Taiwan minister draws ire on iPhone posting on Facebook

PUBLISHED : Monday, 01 October, 2012, 4:01pm
UPDATED : Thursday, 29 August, 2013, 4:13am

Galaxy S3, iPhone 5 or HTC One? That’s a tough question for Taiwan’s cabinet ministers.

Senior Taiwanese officials have been under scrutiny for the smartphones they use – specifically whether they support Taiwan’s HTC, which has a big role the island’s high-tech economy.

Hu Yu-wei, the information minister and government spokesman, stirred up controversy on Sunday for posting on his Facebook page a picture of a black iPhone 5. Facing heavy criticism, he later explained that he did yet not possess the latest phone by Apple and was only considering purchasing one.

“Help the economy and bolster consumption,” Hu wrote under the picture showing the Apple handset’s black case with its telltale icon.

He was immediately blasted by the media and on the internet.

“Can you imagine the South Korean government spokesman speaking out for iPhone 5 on his Facebook page?” asked the mass circulation United Daily News. It noted that President Ma Ying-jeou is a big HTC fan and gives out HTC handsets as gifts for foreign dignitaries.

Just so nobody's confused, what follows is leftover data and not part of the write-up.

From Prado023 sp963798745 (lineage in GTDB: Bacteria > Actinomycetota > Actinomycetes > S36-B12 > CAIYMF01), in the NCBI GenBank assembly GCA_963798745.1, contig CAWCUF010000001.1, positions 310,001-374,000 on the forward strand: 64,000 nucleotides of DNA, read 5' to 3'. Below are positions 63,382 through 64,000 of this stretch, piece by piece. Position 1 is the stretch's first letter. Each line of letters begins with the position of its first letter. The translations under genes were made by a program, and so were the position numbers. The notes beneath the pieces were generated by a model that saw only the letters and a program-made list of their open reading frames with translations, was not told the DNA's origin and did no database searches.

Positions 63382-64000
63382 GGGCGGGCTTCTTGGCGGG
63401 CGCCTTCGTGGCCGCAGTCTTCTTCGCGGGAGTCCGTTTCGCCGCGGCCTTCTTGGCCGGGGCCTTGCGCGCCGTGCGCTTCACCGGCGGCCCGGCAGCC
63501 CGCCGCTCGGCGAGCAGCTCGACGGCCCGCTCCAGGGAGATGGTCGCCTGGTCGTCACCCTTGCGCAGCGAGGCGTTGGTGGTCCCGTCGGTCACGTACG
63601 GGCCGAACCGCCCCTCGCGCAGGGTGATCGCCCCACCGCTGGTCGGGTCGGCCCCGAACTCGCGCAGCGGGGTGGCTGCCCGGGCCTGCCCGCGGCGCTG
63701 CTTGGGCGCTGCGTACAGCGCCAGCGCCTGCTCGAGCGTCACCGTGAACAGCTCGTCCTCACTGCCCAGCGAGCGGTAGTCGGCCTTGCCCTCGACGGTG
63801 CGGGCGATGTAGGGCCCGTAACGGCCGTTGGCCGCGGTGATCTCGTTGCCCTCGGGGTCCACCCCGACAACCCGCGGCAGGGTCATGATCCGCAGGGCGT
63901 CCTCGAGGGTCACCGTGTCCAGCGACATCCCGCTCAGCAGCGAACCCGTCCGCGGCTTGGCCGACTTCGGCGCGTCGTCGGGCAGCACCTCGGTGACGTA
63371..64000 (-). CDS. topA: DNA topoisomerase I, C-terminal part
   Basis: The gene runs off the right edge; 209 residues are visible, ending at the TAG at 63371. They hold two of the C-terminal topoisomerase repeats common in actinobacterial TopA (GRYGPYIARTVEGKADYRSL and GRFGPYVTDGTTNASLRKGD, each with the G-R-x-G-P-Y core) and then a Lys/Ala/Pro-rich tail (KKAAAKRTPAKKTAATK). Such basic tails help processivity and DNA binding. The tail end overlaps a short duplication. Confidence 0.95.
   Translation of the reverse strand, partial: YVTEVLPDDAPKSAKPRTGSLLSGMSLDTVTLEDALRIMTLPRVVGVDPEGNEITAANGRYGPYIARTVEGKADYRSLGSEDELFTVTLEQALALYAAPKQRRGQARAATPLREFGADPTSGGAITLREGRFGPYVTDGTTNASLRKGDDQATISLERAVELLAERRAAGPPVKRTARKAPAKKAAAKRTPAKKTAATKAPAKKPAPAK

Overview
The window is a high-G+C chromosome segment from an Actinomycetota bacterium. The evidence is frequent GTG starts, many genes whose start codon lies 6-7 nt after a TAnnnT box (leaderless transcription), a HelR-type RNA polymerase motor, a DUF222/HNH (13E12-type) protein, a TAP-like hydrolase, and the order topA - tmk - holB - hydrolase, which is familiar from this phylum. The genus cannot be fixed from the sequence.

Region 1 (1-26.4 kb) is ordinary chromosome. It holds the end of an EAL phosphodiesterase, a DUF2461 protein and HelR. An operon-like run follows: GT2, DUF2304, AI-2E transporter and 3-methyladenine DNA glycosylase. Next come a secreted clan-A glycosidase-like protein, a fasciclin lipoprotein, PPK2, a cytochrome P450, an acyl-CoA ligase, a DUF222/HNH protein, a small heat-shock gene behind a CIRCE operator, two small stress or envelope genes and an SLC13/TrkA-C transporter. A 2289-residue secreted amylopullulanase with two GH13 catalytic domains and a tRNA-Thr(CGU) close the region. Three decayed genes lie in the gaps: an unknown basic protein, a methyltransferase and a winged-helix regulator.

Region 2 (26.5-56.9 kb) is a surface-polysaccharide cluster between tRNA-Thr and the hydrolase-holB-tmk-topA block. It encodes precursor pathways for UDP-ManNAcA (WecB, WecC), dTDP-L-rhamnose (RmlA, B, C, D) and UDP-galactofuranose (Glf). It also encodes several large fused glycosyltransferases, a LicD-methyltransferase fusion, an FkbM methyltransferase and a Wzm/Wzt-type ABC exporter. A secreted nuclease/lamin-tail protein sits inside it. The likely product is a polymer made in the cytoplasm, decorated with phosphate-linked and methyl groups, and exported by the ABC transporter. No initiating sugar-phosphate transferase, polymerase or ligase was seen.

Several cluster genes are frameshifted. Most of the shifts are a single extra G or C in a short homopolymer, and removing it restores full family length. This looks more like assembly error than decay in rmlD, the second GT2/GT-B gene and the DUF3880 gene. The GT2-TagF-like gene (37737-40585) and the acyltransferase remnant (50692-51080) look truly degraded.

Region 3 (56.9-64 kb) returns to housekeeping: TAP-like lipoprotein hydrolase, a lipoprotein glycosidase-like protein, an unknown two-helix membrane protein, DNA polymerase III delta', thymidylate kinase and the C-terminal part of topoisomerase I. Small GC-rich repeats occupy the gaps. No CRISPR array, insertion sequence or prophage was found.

Facing heavy criticism, Hu later explained that he did not own the latest phone by Apple and was only considering purchasing one.

Hu’s act might make economic sense as Taiwan’s GDP is forecast to grow just over 1 per cent amid the sputtering global economy, and officials are encouraging people to spend more to boost domestic consumption.

After all, iPhone 5 handsets use many Taiwan-made components and are mainly assembled on the mainland by Taiwan’s Foxconn Technology.

But HTC’s declining fortunes – largely in the face of stronger competition from Apple and Samsung Electronics – have been cited as a major reason why Taiwan’s exports have declined for six months running.

Taiwan’s Economics Minister Shih Yen-hsiang has called on the public to buy HTC products, noting that HTC produces its handsets in Taiwan and is more vital to the island’s economy than most computer makers, which assemble their products in China.

Hu explained that he now uses the HTC One, a new model that offers users better camera and musical experiences.

“I use HTC, and so do most Cabinet officials,” Hu said. “The accusation of my being not patriotic was a misunderstanding.”

However, he said, Taiwan’s democracy should mature further so “all Cabinet officials can be free from fears of being caught not using HTC phones.”